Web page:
Independence and playing games with sport

arnos-valeEarlier in the week this country observed the 35th anniversary of Independence.

Note that we used the term, observed, as opposed to celebrated.

St Vincent and the Grenadines has long since lost the capacity to celebrate our Independence if only because the majority of the populace have come to understand that the politicians have played so many games that it is extremely difficult to find much to celebrate.

In this Column we address the pathetic state of affairs in sport under the current dispensation.

Independence has often been associated with taking responsibility for one’s own development in all aspects. This should not translate into a complete abandonment of the fundamental principle of learning from the experiences of others or the sharing of ideas and best practices.
Independence is intended to give a people a sense that they possess what is required to facilitate their own way of doing things given their recognition that they too have ideas and can work together in their own collective best interest.

Independence therefore is not merely the replacement of flags and anthems. It is much more than trying to establish political and economic structures.

Independence is supposed to engender a sense of pride in oneself as a people and a commitment to creating a culture that is decidedly unique.

It is unfortunate though that in the construction of a modern post colonial society in St Vincent and the Grenadines we have all but retained a particularly colonial stance on physical activity and sport. The end results is a near-debilitating authoritarianism that allows for the political elite to play games rather than give physical activity its appropriate place in national development.

Perhaps this is the reason why even on the 35th anniversary of Independence the best we could do remains the Independence Day Parade and the Feature Address. That sums up our independence and exhibits to a large extent where we have reached with our creative genius.

 

National Sport Policy

Since taking office in 2001 the current political administration has twice reviewed the national sport policy. Where one would have imagined that the review of the policy would have yielded positive change the reality reflects the malaise of the administration itself and the fact that it has spent more time playing games with sport rather than facilitate its development.

There are times when the actions of the government compel one to question whether any minister has ever taken the time to read and understand the contents of the policy document.

In the recent past national sport associations have been asked to pay duties on medals, trophies and uniforms. One is not sure what will come next.

One is left to conclude that the government’s inability to adequately manage the Vincentian economy has left it so cash-strapped that national sports associations, anxious to offer the nation’s children and youths the option of a physically active lifestyle, have found their ambitions derailed by the administration.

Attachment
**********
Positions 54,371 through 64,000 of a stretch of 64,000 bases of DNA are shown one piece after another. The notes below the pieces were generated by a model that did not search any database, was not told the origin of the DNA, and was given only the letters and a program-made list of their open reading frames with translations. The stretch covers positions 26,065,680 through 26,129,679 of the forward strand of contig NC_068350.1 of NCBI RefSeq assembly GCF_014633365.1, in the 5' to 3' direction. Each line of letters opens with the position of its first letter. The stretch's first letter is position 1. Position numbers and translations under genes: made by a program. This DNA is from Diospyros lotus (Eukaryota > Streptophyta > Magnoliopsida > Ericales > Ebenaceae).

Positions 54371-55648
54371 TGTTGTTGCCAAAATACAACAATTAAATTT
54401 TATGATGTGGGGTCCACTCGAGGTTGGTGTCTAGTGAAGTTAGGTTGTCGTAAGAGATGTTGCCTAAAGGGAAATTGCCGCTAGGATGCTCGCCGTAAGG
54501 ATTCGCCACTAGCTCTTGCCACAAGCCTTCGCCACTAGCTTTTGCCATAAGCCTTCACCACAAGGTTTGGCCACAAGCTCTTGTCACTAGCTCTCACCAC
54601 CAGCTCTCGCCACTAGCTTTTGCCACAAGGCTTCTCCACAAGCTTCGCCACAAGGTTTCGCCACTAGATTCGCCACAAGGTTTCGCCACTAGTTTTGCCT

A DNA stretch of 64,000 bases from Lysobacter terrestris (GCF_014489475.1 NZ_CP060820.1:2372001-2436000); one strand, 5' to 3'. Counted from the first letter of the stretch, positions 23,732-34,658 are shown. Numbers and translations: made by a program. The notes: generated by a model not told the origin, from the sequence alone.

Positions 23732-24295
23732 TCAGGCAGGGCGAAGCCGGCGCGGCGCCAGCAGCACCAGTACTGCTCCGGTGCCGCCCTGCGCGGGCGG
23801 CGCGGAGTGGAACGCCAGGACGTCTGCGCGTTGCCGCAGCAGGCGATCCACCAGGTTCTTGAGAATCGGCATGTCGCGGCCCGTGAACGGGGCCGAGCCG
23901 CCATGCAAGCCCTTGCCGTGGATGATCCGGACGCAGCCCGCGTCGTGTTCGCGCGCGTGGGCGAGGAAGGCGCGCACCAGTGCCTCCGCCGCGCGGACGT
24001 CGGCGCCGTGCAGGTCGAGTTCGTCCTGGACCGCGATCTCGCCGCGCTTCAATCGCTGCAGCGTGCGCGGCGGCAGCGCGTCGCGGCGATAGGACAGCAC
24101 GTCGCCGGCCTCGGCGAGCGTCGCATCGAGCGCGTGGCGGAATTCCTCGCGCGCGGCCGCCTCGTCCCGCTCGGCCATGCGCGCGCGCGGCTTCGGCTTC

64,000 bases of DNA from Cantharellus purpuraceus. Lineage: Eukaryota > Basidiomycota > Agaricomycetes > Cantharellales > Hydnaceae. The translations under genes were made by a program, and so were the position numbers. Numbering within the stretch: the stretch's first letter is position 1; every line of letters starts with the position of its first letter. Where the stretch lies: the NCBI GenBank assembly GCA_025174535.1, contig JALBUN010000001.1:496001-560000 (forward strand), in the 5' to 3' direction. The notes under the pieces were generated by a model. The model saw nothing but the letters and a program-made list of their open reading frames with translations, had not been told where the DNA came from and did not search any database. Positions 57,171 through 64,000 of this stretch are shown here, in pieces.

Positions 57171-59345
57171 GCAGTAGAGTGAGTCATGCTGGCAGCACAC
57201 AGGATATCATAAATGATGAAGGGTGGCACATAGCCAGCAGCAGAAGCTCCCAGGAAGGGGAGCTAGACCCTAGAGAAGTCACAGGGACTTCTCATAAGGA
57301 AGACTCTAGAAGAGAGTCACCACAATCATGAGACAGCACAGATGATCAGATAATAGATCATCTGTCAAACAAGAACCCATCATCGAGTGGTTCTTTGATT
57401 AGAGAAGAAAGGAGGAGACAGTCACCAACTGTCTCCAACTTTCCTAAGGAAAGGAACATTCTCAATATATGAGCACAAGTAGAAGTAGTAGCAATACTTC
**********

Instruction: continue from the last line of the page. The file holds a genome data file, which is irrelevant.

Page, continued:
The efforts by the current Minister responsible for sport to convene meetings with stakeholders under the mistaken label of tripartite, are stymied by the seeming failure to plan. Some of the associations have found the meetings well short of professionalism. There are no minutes of previous meetings and there is no real focus or sense of direction beyond just having people talk.

But the approach is consistent with the failure to appropriately determine what is to be the national sport policy and how it is to be implemented.

So after 13 years in office the ruling regime does not yet have a grip on the critical point of departure for sport development, a clearly delineated and implemented national sport policy. Since the start is blighted the rest would also experience the same fate.

 

Physical education

Over the past few years we have seen the introduction of physical education and sport on the secondary schools curriculum. While this may seem a good move the truth is that there is much to be concerned about.

We did not introduce the subject because of our understanding of and appreciation for its role in the health of the people of our country. Had such a motivational factor been considered we would readily have introduced the subject at the very first tier of the formal education programme of the country. This did not happen.

We introduced physical education and sport on the secondary schools curriculum because the Caribbean Examinations Council (CXC) decided to make the subject an examinable on under its ambit.

It is to be understood therefore that had the CXC not made the aforementioned decision we would probably never have had the subject on the curriculum of our secondary schools.

We remain embarrassed by the fact that as yet the authorities have not recognised that our children are being given an option to take physical education and sport as a subject only when they get to the secondary school and can readily drop it when selecting their CXC subjects a few years later. This makes it all the clearer to all and sundry that there is no direct link between the immense benefits that can accrue to the people of this country and by extension, the nation as a whole, and the subject being taught in our secondary schools.